Morsi and the Middle East: In death the symbol of division - analysis

Morsi was sworn in on June 30, 2012. He spent one year in power.

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June 19, 2019 08:51
Ex-President Mohammad Morsi seen through prison bars in 2016

Ex-President Mohammad Morsi seen through prison bars in 2016 . (photo credit: REUTERS/AMR ABDALLAH DALSH)

 
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Former Egyptian President Mohamed Morsi was quietly buried on Tuesday, a day after he died in a Cairo court room. He was facing yet another trial after several convictions following his overthrow in July 2013. Morsi’s death has been condemned in Qatar and Turkey while condolences were sent from Iran. Other countries in the region largely ignored the death. In this respect, Morsi in death reflects the larger chasm in the Middle East.

Born in 1951, Morsi received his undergraduate degree in engineering. He joined the Muslim Brotherhood movement later in life. The Brotherhood had been founded in Egypt in 1928 and was banned in 1954 during Gamal Abdel Nasser’s reign. After his army service in 1975, Morsi went to the US where he received a PhD from the University of Southern California. He returned to Egypt and was elected to parliament in 2000. In this trajectory he joins other members of Islamist regimes such as Iranian Foreign Minister Javad Zarif who also studied in the US in the 1980s.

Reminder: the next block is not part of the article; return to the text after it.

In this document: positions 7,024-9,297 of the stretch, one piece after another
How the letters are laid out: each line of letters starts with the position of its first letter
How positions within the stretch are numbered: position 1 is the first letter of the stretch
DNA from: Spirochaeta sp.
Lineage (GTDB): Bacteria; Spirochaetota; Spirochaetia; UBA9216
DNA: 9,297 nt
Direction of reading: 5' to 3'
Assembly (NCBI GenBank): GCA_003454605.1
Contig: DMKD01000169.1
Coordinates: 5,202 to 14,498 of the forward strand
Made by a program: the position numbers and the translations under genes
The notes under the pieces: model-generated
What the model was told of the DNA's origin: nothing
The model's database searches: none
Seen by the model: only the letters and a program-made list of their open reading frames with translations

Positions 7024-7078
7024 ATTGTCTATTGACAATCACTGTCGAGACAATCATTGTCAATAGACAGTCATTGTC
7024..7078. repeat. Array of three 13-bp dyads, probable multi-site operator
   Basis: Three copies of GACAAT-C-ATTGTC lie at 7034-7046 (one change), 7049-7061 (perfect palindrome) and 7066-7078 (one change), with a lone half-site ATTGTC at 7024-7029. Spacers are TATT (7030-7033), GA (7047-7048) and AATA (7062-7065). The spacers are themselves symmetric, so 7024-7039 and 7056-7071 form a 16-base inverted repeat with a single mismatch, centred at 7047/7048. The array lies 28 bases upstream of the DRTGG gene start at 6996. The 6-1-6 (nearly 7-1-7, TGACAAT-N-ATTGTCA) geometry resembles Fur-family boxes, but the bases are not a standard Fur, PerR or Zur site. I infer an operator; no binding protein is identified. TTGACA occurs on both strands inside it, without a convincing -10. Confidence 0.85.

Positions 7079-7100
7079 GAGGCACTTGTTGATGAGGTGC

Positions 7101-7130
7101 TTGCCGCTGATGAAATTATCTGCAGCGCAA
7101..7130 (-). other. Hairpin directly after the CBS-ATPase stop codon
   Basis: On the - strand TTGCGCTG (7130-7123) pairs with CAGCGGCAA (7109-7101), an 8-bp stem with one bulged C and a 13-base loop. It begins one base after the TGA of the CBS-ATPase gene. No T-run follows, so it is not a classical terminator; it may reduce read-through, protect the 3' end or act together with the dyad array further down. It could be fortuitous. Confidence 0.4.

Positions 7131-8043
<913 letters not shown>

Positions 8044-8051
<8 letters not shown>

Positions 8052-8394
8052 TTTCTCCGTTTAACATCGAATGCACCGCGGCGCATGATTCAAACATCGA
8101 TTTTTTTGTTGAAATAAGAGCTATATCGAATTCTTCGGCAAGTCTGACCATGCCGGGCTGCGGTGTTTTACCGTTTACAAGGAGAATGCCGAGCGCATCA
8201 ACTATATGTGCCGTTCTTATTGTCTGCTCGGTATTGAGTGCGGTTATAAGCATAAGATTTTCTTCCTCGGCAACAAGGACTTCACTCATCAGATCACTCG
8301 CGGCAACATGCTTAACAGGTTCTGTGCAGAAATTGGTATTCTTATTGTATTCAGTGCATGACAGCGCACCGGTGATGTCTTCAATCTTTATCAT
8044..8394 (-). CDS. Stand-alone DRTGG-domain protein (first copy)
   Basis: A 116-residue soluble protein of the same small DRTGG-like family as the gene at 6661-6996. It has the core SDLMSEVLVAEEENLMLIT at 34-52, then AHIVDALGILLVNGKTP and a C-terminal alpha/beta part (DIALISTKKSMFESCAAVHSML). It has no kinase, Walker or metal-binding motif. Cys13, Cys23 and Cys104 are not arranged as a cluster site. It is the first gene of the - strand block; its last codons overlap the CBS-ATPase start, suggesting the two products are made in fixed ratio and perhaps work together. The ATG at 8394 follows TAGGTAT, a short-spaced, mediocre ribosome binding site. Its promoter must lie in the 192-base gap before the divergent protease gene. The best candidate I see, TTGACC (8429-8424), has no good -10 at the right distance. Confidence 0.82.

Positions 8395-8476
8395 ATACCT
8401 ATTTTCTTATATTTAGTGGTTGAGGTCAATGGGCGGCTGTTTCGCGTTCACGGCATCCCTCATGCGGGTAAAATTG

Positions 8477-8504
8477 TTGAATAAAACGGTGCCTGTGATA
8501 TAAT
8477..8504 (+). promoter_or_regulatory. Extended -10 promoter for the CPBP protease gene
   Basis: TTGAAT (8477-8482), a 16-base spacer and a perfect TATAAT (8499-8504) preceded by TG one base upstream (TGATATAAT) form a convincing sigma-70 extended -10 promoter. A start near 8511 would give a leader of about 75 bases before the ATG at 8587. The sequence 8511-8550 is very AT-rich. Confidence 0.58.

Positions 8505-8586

In 2007, he authored a paper for the Brotherhood’s Guidance Council arguing that neither women nor Coptic Christians should serve as president of Egypt, and that a council of Islamic scholars should guide parliament on making laws. After the overthrow of Hosni Mubarak in the 2011 Arab Spring protests, Morsi ran for president. He won 51% of the vote in the 2012 election. His brief tenure was marked by instability, protests and accusations that the Brotherhood was going to turn Egypt into an Islamic theocracy. Protests in 2013 led the military, under Abdel Fattah el-Sisi, to give the politicians an ultimatum.

Egypt stood at a crossroads. Millions came out to protest against Morsi in late June. They pointed green lasers into the sky. The military flew helicopters with Egyptian flags over the crowds, showing it was with the protesters. Morsi would go.

July 2013 was a complex summer. In August 2013 the UK parliament would vote against military action in Syria, ending US President Barack Obama’s push for airstrikes against the Bashar al-Assad regime in response to chemical weapons attacks. The Syrian civil war was reaching a crises. At the beginning of the year around 60,000 had already been killed. But the end of the year the number would likely double. And 2013 was the year the foreign journalists mostly stopped going to parts of Syria, after dozens were kidnapped and some later beheaded by ISIS. The chaos in the region and weakening state system, helped fuel ISIS in Iraq and Syria.